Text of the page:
Artists and creatives are often stereotyped as being loners, and while this may not actually be the case, solitude can be the key to producing their best work. For Kaufman, this links back to daydreaming — we need to give ourselves the time alone to simply allow our minds to wander.

“You need to get in touch with that inner monologue to be able to express it,” he says. “It’s hard to find that inner creative voice if you’re … not getting in touch with yourself and reflecting on yourself.”

They turn life’s obstacles around.

Many of the most iconic stories and songs of all time have been inspired by gut-wrenching pain and heartbreak — and the silver lining of these challenges is that they may have been the catalyst to create great art. An emerging field of psychology called post-traumatic growth is suggesting that many people are able to use their hardships and early-life trauma for substantial creative growth. Specifically, researchers have found that trauma can help people to grow in the areas of interpersonal relationships, spirituality, appreciation of life, personal strength, and — most importantly for creativity — seeing new possibilities in life.

“A lot of people are able to use that as the fuel they need to come up with a different perspective on reality,” says Kaufman. “What’s happened is that their view of the world as a safe place, or as a certain type of place, has been shattered at some point in their life, causing them to go on the periphery and see things in a new, fresh light, and that’s very conducive to creativity.”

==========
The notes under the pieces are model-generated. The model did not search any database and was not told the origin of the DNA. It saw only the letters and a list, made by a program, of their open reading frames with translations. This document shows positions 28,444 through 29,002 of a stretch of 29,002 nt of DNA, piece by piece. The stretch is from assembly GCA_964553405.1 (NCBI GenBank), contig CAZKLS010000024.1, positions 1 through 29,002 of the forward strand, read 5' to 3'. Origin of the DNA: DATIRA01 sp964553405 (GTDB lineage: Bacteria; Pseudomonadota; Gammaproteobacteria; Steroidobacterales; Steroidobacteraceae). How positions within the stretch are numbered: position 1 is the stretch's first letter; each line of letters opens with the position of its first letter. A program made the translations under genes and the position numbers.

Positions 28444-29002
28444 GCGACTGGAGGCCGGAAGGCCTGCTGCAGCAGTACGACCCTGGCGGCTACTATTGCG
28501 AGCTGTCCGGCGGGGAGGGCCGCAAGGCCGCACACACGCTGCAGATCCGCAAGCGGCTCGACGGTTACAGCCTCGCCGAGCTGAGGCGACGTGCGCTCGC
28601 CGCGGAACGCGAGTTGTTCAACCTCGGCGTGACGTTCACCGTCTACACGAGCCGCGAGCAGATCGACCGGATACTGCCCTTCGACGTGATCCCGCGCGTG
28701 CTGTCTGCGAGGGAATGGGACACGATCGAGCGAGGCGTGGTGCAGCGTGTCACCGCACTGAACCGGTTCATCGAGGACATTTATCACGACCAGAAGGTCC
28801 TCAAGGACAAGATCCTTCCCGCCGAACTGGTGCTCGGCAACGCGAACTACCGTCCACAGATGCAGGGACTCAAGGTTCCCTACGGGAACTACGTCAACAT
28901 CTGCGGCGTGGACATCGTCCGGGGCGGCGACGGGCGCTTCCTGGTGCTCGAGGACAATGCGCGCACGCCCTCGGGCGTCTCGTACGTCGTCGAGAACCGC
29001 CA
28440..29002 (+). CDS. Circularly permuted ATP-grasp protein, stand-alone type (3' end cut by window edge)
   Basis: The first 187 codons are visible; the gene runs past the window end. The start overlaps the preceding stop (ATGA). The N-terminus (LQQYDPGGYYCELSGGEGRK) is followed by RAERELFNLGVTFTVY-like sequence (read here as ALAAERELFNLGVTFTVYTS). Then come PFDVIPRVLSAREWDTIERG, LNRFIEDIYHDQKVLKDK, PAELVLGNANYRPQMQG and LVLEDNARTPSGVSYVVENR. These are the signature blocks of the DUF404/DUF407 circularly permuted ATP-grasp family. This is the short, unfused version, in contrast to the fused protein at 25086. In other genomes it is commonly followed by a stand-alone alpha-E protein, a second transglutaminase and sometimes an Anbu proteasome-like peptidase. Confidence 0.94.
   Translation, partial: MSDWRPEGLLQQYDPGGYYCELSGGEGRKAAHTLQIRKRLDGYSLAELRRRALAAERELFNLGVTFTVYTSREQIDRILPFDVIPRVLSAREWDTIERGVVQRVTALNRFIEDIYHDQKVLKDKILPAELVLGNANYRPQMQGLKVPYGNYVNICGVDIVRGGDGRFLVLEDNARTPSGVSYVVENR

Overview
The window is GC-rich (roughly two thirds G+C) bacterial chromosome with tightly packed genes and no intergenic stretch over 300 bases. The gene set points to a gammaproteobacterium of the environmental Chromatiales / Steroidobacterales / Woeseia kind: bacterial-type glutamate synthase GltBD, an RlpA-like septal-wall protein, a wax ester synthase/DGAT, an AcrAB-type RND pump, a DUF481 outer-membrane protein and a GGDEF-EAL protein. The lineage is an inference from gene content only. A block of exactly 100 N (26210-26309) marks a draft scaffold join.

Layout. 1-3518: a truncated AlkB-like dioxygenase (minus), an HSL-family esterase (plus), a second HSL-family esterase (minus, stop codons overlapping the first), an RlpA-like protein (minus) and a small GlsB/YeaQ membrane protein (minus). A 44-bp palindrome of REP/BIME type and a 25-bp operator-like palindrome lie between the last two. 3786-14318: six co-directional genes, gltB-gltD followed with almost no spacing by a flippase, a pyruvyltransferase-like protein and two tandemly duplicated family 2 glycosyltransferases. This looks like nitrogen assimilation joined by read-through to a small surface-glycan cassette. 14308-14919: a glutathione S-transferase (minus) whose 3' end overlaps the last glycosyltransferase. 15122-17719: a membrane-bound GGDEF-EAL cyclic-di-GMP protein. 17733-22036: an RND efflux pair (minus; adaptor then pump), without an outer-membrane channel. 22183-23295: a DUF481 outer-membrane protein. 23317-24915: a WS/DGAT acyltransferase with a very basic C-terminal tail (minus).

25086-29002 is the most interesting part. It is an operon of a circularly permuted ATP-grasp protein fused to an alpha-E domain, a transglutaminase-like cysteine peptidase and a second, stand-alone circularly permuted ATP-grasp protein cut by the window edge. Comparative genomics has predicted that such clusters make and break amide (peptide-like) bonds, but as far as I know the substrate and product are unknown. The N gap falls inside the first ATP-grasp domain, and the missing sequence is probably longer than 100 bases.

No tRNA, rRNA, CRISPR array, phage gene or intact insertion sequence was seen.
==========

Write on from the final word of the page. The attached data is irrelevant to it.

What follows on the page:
They seek out new experiences.

solo traveler

Creative people love to expose themselves to new experiences, sensations and states of mind — and this openness is a significant predictor of creative output.

“Openness to experience is consistently the strongest predictor of creative achievement,” says Kaufman. “This consists of lots of different facets, but they’re all related to each other: Intellectual curiosity, thrill seeking, openness to your emotions, openness to fantasy. The thing that brings them all together is a drive for cognitive and behavioral exploration of the world, your inner world and your outer world.”

They “fail up.”


Resilience is practically a prerequisite for creative success, says Kaufman. Doing creative work is often described as a process of failing repeatedly until you find something that sticks, and creatives — at least the successful ones — learn not to take failure so personally.

“Creatives fail and the really good ones fail often,” Forbes contributor Steven Kotler wrote in a piece on Einstein’s creative genius.

They ask the big questions.

Creative people are insatiably curious — they generally opt to live the examined life, and even as they get older, maintain a sense of curiosity about life. Whether through intense conversation or solitary mind-wandering, creatives look at the world around them and want to know why, and how, it is the way it is.

They people-watch.

people watching